Oof, there is some serious nostalgia in this edition of Classic Creepy Commercials. Get ready for the feels.
Pumpkin Kutter! (1980s)
Still in production today, the Pumpkin Kutter is a miniature saw that makes carving jack-o’-lanterns a cinch. (Well maybe not a cinch, but certainly a thousand times easier than using dulled steak knives.) The tool’s simple design has since been aped by a zillion companies, but back in the ‘80s, this one was the one.
Joining the Pumpkin Kutter was the Pumpkin Scoop, which was more attractive than practical, and that’s okay, because when your shovel looks like a jack-o’-lantern wearing a condom, iffy functionality is forgiven.
Then there was the trio’s real must-have item, the Pumpkin Light. This battery-operated gizmo illuminated your pumpkin better than any candle could, and it even blinked erratically for extra eeriness. (I’m normally a candle purist, but that thing legitimately rocked.)
They’re everyday tools by 2016 standards, but as a kid, all of this orange garbage made carving pumpkins seem less like “arts and crafts” and more like “playing with toys.”
Added nostalgia points: The kitchen in this commercial looks exactly like the one my late grandparents had. I can practically smell the yarn and oil.
Ronald McDonald is Scared Silly! (1980s)
Scared Silly is arguably the most famous of the Halloween-themed McDonald’s commercials, and inarguably the weirdest. When you watch it, don’t just hoot and holler over the impressive set and the spooky ambiance. I want you to actually process what you’re seeing.
Bizarre, isn’t it?
Here we have the Chicken McNuggets — meaning the anthropomorphized versions with the cute little eyes — donning Halloween costumes. Fair enough. But then we learn that these monstrous McNuggets are utilizing weird science to create dipping sauces, apparently oblivious to what that means for them.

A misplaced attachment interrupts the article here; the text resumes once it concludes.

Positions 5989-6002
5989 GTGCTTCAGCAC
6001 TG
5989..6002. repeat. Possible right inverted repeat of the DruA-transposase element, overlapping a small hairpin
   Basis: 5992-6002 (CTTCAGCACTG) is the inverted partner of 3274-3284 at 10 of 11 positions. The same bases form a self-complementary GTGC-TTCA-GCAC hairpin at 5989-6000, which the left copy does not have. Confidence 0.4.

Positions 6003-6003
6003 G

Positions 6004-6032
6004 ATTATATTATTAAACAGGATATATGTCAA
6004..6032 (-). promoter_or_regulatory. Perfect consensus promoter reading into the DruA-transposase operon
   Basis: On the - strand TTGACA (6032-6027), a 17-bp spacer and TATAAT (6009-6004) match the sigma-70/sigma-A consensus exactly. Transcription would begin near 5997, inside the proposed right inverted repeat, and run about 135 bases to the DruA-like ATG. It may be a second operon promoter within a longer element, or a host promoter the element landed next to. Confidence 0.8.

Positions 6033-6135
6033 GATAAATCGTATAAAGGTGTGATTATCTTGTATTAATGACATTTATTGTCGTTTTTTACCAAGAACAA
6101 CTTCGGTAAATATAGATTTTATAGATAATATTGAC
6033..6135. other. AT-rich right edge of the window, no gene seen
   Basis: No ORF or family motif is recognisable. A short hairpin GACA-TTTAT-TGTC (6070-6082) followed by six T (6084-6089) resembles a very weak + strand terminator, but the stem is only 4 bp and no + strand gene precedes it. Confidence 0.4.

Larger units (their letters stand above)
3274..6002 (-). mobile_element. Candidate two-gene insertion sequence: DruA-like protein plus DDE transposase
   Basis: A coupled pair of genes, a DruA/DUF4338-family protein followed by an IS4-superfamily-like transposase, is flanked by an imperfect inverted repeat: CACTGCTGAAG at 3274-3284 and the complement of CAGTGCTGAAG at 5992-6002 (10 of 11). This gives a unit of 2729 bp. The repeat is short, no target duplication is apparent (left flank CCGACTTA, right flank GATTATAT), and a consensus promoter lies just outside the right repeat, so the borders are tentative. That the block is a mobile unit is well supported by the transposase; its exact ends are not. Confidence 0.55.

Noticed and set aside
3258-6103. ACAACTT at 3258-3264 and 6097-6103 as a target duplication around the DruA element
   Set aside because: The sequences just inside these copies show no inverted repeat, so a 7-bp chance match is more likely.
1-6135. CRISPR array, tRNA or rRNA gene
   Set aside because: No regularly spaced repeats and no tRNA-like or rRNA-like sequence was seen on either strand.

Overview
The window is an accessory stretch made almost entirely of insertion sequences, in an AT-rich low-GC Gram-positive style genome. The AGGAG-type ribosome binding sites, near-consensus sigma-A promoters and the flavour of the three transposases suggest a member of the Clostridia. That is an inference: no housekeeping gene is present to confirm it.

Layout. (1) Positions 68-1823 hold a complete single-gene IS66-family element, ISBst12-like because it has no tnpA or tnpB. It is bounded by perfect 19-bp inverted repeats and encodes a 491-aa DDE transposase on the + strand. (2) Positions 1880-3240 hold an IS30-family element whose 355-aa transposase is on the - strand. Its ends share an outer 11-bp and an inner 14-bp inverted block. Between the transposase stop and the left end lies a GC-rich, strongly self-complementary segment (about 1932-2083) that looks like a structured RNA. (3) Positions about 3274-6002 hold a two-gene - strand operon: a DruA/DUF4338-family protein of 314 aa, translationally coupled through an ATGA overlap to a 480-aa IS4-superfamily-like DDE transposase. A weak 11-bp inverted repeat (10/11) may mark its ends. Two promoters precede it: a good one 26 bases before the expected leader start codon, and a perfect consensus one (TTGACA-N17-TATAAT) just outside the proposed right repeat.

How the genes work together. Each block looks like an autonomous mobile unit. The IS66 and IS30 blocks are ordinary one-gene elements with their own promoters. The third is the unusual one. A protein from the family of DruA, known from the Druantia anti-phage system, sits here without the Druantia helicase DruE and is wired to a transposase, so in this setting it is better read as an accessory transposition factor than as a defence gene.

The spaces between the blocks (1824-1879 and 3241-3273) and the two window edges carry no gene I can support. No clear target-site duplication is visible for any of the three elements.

The experiment fails, but Ronald saves the day with a batch of McDonald’s dipping sauces, which he apparently carries on his person at all times. The commercial ends there, but think about it. What was the only natural progression of that story? Even clowns gotta eat.
Watch the ad again, and pay close attention to Ronald’s expressions. It’s one of the few McDonald’s commercials wherein he actually looked like he was up to no good. This was as close to a horror movie as McDonald’s ever came, which I suppose made sense for a Halloween commercial.
Teddy Ruxpinstein! (1980s)
Worlds of Wonder made some incredible toys in the ‘80s, but they never seemed as surefooted in their marketing. Their television commercials obviously had serious budgets, but at the end of the day, I have to wonder how effective they were in selling toys.
This ad is a perfect example. Treating Teddy Ruxpin like Frankenstein’s Monster was a questionable strategy, especially when you consider that this wasn’t even a Halloween commercial. (It aired in July!)
If I had that much money invested in a talking robot bear, I don’t think I’d sign off on a thirty-second Universal Monsters sendup. Sounds risky, no?
That said, it’s an amazing commercial to just watch, and it’s even better with all of that grain and hiss. Thanks, ancient videocassette!
Halloween Lite-Up Light Sticks! (1980s)
In my last romp through ancient Halloween newspaper ads, I talked about how glow sticks meant way more to kids of the ‘80s than to kids of the now. I got the impression that some of you thought I was bullshitting. Well, here’s proof!
Lite-Up glow sticks were initially sold as simple tools to keep kids visible while trick-or-treating, but after a while, they were presented more as out-and-out toys.
I had all of the Lite-Up accessories featured in this ad, but of particular interest were those Monster Heads. They were AMAZING. You haven’t lived until you’ve pranced around the living room carrying a glowing Dracula head like an Olympic torch.
Rubik’s Magic! (1980s)
Though not nearly as popular as the Rubik’s Cube, I’ve always been fonder of the still-produced Rubik’s Magic puzzles… mainly because they work so well as dressing screens for action figures. Please tell me I’m not the only one who uses them that way.
This isn’t a Halloween commercial by anyone’s definition, but three things made me feel okay about including it:
1) Dracula scores a cameo.
2) Ernő Rubik has a spooky voice.
3) The commercial costars Randy Savage, so I would’ve included it even if the rest was about yule logs.
Thanks for reading about more creepy commercials!